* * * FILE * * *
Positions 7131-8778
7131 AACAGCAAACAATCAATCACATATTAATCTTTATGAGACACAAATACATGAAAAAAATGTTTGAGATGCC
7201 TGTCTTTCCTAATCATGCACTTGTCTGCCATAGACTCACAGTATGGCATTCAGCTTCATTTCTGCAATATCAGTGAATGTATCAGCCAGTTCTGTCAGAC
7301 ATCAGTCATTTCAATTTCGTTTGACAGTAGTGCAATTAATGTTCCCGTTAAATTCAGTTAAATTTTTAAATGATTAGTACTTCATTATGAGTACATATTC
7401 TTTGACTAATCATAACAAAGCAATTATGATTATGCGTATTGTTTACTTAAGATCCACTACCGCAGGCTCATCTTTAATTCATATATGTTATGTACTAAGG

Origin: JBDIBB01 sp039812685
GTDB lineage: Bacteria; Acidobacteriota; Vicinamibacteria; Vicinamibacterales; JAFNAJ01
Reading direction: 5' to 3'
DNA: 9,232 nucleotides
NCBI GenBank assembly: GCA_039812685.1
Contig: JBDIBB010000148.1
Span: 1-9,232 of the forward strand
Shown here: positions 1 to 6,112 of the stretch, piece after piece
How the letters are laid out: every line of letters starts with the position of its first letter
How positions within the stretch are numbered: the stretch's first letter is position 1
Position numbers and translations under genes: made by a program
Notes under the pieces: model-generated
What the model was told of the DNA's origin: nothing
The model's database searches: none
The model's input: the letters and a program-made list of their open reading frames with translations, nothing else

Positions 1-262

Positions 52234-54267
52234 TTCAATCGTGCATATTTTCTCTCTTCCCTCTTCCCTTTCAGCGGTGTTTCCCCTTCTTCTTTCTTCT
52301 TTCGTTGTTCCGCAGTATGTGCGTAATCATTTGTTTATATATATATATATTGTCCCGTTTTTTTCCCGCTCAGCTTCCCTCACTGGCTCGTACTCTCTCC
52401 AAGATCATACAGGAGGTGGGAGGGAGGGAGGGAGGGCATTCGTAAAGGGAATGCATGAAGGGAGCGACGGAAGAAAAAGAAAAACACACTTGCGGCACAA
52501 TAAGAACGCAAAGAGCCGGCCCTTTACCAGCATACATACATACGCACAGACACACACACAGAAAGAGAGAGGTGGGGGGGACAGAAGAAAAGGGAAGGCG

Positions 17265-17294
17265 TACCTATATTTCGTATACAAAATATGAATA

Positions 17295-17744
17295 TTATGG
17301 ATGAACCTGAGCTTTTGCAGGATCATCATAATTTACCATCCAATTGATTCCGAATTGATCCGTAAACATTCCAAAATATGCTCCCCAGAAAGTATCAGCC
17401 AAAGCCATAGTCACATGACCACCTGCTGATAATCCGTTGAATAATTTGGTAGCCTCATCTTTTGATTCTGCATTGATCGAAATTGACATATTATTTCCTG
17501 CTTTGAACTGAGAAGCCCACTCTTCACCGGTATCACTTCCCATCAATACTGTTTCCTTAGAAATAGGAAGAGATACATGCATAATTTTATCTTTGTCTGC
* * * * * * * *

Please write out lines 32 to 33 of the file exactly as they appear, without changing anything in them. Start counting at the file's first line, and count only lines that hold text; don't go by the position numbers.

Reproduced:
17401 AAAGCCATAGTCACATGACCACCTGCTGATAATCCGTTGAATAATTTGGTAGCCTCATCTTTTGATTCTGCATTGATCGAAATTGACATATTATTTCCTG
17501 CTTTGAACTGAGAAGCCCACTCTTCACCGGTATCACTTCCCATCAATACTGTTTCCTTAGAAATAGGAAGAGATACATGCATAATTTTATCTTTGTCTGC